## Abstract

One hundred years ago, the first population genetic calculations were made for two loci. They indicated that populations should settle down to a state where the frequency of an allele at one locus is independent of the frequency of an allele at a second locus, even if these loci are linked. Fifty years later it was realized what is obvious in retrospect, that these calculations ignored the effect of chance segregation of linked loci, an effect now widely recognized following the association of closely linked markers (SNPs) with rare genetic diseases. Linkage disequilibrium is now accepted as the norm for closely linked loci, leading to powerful applications in the mapping of disease alleles and quantitative trait loci, in the detection of sites of selection in the human genome, in the application of genomic prediction of quantitative traits in animal and plant breeding, in the estimation of population size, and in the dating of population divergence.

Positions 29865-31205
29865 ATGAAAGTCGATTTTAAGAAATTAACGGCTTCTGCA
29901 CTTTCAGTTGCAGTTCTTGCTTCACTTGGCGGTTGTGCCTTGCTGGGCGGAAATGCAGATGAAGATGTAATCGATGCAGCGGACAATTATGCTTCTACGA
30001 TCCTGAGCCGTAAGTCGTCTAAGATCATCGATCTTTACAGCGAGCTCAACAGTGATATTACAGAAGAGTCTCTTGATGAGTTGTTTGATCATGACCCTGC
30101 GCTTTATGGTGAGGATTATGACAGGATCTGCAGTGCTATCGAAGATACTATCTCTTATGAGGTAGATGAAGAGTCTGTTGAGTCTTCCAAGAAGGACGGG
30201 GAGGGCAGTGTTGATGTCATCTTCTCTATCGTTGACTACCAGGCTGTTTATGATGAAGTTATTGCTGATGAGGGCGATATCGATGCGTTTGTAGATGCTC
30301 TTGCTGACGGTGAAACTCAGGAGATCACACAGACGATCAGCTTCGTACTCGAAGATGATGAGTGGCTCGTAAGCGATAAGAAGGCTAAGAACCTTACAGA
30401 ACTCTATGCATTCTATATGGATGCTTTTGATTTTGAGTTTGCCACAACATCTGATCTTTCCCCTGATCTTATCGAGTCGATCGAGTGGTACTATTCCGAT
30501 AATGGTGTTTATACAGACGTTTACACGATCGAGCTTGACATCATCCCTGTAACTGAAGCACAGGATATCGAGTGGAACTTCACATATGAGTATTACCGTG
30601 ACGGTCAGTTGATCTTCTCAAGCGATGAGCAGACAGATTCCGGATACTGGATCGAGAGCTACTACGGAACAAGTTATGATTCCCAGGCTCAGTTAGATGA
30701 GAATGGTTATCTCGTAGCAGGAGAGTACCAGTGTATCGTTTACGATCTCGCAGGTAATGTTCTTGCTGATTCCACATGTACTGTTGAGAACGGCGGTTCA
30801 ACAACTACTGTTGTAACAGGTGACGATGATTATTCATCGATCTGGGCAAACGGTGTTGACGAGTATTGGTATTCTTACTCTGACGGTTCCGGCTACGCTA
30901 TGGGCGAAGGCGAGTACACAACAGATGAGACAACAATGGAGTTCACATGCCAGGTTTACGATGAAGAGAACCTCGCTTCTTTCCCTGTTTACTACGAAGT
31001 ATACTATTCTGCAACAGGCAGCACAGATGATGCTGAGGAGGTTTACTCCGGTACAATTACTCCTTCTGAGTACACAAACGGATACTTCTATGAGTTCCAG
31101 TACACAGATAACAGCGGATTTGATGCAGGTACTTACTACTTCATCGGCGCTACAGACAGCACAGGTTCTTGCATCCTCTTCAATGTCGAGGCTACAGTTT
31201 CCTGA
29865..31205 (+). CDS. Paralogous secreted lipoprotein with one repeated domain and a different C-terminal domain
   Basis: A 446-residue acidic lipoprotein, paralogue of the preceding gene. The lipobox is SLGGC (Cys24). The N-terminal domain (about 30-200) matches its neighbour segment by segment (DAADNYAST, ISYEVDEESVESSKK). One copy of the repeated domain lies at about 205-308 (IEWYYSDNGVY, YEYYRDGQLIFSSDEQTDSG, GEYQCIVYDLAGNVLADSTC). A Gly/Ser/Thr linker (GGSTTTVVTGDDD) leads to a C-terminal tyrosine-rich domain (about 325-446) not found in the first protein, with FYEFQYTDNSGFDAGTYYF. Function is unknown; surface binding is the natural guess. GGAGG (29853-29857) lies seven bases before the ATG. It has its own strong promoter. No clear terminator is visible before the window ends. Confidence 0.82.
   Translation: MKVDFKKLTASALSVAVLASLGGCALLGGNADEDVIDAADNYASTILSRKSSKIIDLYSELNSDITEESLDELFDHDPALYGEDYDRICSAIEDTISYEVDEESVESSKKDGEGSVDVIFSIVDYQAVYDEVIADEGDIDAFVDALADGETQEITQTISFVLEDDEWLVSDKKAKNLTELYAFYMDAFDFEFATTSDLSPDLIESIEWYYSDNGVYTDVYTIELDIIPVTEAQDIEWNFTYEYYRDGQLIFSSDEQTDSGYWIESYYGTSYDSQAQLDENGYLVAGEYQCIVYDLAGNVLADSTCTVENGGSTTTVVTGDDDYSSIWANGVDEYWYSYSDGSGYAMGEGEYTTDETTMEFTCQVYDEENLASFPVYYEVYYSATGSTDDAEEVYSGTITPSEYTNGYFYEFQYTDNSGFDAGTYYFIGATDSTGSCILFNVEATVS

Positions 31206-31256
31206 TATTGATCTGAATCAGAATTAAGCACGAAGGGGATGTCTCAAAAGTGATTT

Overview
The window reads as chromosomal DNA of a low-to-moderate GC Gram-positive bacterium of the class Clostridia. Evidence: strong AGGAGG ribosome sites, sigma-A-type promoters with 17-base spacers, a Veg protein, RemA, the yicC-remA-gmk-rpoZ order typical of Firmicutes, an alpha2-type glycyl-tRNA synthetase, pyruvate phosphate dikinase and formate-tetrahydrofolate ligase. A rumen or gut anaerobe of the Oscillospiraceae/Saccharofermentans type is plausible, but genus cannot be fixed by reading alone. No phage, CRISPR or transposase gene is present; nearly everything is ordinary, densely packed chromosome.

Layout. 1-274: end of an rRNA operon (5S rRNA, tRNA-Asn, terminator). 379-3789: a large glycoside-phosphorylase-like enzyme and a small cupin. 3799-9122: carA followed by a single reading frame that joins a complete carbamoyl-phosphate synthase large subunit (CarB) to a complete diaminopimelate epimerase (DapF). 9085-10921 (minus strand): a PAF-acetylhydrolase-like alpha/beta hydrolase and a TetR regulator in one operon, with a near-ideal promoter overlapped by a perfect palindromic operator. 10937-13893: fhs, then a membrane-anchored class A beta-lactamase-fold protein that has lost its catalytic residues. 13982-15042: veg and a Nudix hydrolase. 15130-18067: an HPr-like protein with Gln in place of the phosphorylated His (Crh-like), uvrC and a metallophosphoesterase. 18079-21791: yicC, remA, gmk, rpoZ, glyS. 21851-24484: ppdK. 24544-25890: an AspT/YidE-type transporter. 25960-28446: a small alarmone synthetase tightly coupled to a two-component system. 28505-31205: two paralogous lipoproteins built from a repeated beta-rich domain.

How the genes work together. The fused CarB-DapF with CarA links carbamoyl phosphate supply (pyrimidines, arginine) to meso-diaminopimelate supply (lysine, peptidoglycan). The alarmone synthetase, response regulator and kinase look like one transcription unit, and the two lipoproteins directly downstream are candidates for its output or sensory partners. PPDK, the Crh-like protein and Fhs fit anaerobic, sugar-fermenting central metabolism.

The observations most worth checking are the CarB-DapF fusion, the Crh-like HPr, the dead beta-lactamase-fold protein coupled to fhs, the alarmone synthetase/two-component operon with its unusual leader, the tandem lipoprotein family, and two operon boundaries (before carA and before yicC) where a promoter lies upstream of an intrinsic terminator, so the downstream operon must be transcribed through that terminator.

THE humble beginnings of the study of linkage disequilibrium (LD) can be dated back to 1918, 10 years after the Hardy–Weinberg law introduced population genetics for a single locus. Robbins (1918), in volume 3 of *GENETICS*, developed the original theory for two loci, taking into account the then relatively new concepts of linkage and recombination. LD has now become a huge topic, with nearly 25,000 keyword citations in the most recent PubMed database. In this article we provide a history of the development of LD theory and explain and illustrate the many applications of LD in pure and applied genetics.

## Early Theory